Children enjoy winter wonders

  • Children enjoy their Flexible Flyer sleds on a nearby hill. Library of Congress

For the Monitor
Published: 1/13/2021 9:58:13 AM

As our fall leads into winter and the crisp air turns cold, my thoughts wander back to the early years when children were creative and always active with finding adventures in and around our little town. If you could travel back in time a century or more and question the first child you encountered on the street, the answers would be similar to today. Children search for adventure, though the adventures today are quite sophisticated to the adventures our ancestors were afforded. 

A century ago, the community of Concord was similar to most communities across the nation. The young children living in Concord during the year 1909 were settled into their classroom studies and then set free for the holiday season. With fresh snow, no school and the freedom to roam, the children set about town on their many adventures.

Our Concord ancestors were fortunate to live in a rural community where they had the freedom to visit various stores down on Main Street to secure penny candies or travel to the surrounding hills to enjoy the snow.

My father and his father before him often spoke about the old snowstorms that blanketed Concord under multiple feet of snow. Many local residents were still using primitive wooden shovels with some owning heavy metal versions. The lightweight shovels manufactured from colorful lightweight aluminum and plastic would not arrive for decades. Once the snowstorms ended and the residential clean-up was completed, the Concord city crews would venture out and start the process of clearing and compacting snow around the town. 

Prior to the invention of the heavy commercial trucks fitted with large snow plows, the city employees resorted to other methods to control the snow. During the last of the 19th century, there were no automobiles traveling the streets, just horses, carriages and wagons. Many residents simply walked to work and shopping while carrying their paper bags of groceries under each arm.

The city owned and operated a large piece of machinery that was considered to be cutting edge technology during this early period. This machinery was aptly named the Snow Roller and was a large wooden cylinder connected to a horizontal axel with a bench for the operator to sit upon it. The Snow Roller was pulled by two or more strong horses and traveled the streets of Concord after each and every snowstorm. The process involved compacting the new snow that had fallen on the streets after every storm rather than plowing the snow to the sides of the road. This process worked wonderfully for many years allowing the early snow season compacting to go quite efficiently. It was towards the end of the snow season when the process became a bit more challenging. By the end of winter, there would be many feet of snow compacted into ice on all city streets, when the first warm days of spring arrived the frozen streets began to thaw. The thaw resulted in some flooding and breaking apart of the winter snow and ice, making many roads impassable for the horses, carriages and wagons. Many streets were still unpaved and the resulting spring mud is affectionately known by New Englanders to this very day simply as mud season.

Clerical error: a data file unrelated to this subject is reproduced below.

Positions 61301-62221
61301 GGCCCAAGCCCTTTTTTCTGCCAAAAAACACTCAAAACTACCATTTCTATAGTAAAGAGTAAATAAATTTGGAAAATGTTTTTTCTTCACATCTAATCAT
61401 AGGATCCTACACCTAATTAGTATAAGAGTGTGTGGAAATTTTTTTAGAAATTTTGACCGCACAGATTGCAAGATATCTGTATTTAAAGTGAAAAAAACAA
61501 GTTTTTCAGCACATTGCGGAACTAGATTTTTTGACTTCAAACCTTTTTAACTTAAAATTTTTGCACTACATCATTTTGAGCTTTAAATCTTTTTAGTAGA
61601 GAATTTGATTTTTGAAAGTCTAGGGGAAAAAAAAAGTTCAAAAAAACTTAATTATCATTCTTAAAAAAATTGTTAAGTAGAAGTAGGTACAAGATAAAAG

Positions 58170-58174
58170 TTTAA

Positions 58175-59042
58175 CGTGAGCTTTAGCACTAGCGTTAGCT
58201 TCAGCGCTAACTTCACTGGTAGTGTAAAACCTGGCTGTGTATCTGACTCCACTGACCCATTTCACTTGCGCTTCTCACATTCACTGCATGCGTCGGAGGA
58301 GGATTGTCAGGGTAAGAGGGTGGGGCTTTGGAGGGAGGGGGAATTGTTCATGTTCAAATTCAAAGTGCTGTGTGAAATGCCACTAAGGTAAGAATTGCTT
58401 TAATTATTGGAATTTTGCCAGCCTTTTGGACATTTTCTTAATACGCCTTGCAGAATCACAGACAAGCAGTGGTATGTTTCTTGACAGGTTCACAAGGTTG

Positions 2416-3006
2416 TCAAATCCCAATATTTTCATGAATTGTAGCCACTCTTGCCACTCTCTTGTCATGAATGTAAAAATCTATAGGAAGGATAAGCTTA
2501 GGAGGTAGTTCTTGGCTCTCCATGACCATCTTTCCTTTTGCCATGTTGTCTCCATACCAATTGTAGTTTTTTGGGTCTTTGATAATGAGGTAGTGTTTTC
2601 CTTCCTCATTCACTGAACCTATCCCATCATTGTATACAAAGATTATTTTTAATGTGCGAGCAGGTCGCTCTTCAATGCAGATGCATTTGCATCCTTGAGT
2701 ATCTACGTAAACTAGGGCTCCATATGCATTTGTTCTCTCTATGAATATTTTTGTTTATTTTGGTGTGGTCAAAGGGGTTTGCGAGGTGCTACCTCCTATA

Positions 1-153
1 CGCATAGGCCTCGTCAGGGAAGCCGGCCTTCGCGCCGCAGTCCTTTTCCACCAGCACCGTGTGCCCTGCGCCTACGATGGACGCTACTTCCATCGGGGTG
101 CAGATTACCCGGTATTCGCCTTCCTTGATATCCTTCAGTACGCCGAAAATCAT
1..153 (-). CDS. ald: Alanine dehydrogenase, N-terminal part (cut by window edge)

As the children enjoyed the sight of the Snow Roller, they would retrieve their Flexible Flyer sleds and head to the hills for a day of recreation. Their layers of wool would be soaked and frozen as the day progressed and they would return home to warm themselves near the fireplace or radiator steam heat. The hills used for sledding were the same that we also enjoyed as children growing up in Concord, but our ancestors had some really nice additional options sure to add a thrill.

Our ancestors witnessed many streets with hills being closed during the winter months. Travel was not allowed due to the compacted snow. As late as the 1930s and into the 1940s the steep hills with streets were barricaded. My father often spoke of his afternoons in the north end of Concord sledding down Rumford Street with his sled traveling way past the intersection with Walker Street and almost as far as Penacook Street. Another wonderful street to sled upon was our School Street towards Main Street. As the 20th century approached, we did have many automobiles, snowplows and more technology, but the sledding down a steep city of Concord Street continued.

As the children from a century ago aged and matured they ventured to the surrounding ponds and enjoyed ice skating, snow skiing and certainly evening bonfires where they could socialize. Once the Christmas season concluded with a few more months of snow and cold the youths in Concord embraced the many wonderful opportunities that recreation provided. 

As we enjoy the remaining winter months here in Concord, travel back in time and remember our ancestors. They managed their cold winter months creatively though simply. They sought recreation and they fou nd so much more.

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